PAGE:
After an emotionally charged session at City Hall last week, the City Council voted to override Mayor Michael Bloomberg’s vetoes of two bills designed to rein in the NYPD’s use of stop-and-frisk.
It was not a perfect victory because a significant minority of Queens residents still support the aggressive policing tactic, but it was the right thing to do to protect the borough’s blacks and Hispanics from racial profiling.
The Council’s override vote delivered a brutal rebuke to Bloomberg, who has staked his reputation as a tough crime fighter on the power of the Police Department to round up lawbreakers. And the mayor certainly deserves credit for New York becoming one of the safest cities in the nation on his watch.
He vowed to go to court to keep the bills from taking effect, but the public pendulum has swung and a majority of city dwellers now oppose the stop-and-frisk tactics that have overwhelmingly targeted blacks and Hispanics in neighborhoods like Jackson Heights and in southeast Queens.
Council members voted 39-10 to create an inspector general to keep tabs on the NYPD, with the Queens delegation voting 8-4 in favor. But the second bill that would make it easier for New Yorkers to sue the department over profiling squeaked through with just the 34 votes required for an override as Queens voted 7-5 to back it.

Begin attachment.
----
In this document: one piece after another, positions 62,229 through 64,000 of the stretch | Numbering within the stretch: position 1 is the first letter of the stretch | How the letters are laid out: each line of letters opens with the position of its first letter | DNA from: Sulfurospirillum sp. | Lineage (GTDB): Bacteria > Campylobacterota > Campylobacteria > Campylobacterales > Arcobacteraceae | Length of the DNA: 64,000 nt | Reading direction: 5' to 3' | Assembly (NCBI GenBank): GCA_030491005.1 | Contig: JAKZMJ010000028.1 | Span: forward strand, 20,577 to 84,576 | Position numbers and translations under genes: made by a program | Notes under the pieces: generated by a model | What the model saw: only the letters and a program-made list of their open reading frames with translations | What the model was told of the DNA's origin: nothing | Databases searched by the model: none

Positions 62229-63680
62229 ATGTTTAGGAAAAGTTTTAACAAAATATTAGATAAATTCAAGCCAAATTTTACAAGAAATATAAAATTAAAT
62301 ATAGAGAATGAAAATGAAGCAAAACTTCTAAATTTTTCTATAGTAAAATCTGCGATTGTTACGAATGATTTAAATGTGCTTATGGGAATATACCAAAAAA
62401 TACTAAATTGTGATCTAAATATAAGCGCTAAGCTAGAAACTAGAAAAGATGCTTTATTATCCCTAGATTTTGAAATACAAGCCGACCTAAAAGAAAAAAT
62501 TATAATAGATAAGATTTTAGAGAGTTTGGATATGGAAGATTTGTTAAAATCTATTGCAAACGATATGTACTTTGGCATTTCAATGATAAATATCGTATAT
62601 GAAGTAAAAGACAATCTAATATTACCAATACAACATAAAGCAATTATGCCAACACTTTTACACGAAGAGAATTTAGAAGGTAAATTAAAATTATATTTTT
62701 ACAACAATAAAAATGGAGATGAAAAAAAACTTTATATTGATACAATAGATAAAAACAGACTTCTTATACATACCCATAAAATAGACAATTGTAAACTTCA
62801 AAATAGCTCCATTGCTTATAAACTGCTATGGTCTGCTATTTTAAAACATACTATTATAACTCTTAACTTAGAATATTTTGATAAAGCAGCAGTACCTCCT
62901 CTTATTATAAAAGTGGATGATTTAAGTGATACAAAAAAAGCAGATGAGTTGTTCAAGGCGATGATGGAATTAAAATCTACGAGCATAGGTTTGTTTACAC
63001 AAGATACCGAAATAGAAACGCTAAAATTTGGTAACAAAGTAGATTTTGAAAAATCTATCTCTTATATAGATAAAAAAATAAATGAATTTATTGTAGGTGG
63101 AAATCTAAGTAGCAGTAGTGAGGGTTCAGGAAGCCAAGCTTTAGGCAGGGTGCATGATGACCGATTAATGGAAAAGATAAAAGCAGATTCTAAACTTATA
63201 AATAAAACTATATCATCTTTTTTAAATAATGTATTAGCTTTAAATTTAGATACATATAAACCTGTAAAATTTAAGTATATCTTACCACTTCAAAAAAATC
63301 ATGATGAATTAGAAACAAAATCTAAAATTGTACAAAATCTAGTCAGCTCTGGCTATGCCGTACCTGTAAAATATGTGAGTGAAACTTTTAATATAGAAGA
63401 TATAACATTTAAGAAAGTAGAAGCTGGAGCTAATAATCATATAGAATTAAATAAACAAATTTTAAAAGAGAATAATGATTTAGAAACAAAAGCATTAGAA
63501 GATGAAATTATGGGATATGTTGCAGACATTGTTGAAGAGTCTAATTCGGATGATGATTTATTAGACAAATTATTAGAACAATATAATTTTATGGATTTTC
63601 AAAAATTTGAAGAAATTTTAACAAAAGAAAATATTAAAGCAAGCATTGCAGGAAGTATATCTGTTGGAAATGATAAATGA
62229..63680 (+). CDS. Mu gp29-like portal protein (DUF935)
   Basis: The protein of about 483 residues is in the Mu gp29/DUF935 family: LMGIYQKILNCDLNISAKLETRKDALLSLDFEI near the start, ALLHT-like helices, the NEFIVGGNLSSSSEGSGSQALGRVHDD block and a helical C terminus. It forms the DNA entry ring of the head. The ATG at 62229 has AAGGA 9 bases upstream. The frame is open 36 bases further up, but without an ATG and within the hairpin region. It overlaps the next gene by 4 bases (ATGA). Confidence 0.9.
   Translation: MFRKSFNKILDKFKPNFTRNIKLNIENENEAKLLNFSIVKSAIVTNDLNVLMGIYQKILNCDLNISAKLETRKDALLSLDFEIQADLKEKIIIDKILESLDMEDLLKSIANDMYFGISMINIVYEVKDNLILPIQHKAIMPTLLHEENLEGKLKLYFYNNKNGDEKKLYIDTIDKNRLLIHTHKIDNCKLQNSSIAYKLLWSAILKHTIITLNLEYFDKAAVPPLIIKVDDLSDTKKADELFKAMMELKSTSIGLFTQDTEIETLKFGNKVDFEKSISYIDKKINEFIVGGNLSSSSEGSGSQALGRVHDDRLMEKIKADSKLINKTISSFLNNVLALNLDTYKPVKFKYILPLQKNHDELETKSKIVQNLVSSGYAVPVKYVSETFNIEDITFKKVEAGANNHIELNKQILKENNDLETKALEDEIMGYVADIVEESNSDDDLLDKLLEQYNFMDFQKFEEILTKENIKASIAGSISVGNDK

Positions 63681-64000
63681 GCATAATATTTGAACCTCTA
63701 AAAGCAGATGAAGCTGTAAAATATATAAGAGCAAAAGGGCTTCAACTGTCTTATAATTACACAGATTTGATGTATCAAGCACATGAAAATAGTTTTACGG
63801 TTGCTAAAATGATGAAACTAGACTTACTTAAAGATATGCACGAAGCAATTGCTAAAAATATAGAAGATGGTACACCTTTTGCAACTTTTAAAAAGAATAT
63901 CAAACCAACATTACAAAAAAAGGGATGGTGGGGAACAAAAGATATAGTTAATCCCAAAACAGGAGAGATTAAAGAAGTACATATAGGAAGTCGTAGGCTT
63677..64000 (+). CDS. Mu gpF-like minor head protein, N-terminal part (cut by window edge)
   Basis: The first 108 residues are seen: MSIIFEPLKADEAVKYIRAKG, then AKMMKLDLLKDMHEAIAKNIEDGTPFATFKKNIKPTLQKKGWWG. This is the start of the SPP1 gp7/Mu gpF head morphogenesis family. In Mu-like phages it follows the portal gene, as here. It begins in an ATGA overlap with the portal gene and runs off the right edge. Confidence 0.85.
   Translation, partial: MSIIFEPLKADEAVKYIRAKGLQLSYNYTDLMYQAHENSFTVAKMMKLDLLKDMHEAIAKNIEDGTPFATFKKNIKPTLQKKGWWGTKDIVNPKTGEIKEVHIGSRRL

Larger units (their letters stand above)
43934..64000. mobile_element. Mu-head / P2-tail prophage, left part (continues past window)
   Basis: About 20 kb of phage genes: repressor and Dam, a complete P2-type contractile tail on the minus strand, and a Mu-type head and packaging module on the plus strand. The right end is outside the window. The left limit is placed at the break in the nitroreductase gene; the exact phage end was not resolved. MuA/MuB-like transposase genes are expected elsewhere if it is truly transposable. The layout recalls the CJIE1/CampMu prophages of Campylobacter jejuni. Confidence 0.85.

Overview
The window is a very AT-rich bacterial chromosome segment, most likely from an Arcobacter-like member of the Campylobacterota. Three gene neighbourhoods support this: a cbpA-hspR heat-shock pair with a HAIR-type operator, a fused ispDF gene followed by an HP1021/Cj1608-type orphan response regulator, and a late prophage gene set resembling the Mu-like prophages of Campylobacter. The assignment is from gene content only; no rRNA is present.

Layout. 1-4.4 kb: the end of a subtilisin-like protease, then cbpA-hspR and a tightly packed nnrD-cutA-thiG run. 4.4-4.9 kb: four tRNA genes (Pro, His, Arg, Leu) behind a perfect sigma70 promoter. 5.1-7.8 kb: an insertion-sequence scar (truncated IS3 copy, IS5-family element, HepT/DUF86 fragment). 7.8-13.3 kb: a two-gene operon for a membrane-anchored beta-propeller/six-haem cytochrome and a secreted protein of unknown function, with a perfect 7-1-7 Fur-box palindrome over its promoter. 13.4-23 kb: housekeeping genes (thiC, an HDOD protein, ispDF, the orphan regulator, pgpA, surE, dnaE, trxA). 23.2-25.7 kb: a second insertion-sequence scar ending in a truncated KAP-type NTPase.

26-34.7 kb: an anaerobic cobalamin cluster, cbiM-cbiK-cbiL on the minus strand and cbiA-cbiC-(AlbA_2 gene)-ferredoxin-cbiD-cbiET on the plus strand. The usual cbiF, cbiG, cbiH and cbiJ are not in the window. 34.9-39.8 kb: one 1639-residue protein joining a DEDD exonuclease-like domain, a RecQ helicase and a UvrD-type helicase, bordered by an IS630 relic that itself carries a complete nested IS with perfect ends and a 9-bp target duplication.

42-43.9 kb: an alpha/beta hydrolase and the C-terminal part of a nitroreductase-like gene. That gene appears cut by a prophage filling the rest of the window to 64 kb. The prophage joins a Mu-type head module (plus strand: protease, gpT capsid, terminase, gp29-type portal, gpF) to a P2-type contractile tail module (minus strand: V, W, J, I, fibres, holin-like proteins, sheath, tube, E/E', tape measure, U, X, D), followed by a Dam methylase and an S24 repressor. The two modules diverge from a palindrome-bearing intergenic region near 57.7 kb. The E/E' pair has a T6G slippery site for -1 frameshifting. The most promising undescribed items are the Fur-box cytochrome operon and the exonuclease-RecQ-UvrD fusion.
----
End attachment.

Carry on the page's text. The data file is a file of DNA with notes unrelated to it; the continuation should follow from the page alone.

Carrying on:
Bloomberg had threatened to use his own money to try to sway critical votes on the Council to defeat the bias suit bill, but Councilman Mark Weprin held his ground despite being targeted by the mayor’s office. He voted to override both bills after the Bloomberg administration found a retired cop to run against him in the November election on the Reform Party line and the Patrolmen’s Benevolent Association distributed negative fliers in his district.
Despite the warnings from the mayor, the police commissioner and stop-and-frisk hardliners, crime should still be held in check with more respectful stops. The NYPD dramatically reduced the controversial practice last year and crime continued to drop in Queens along with the rest of the city.
In the meantime, the Council has listened to New Yorkers and voted to end a police tactic that has been excessively used against two racial groups in the borough with limited results.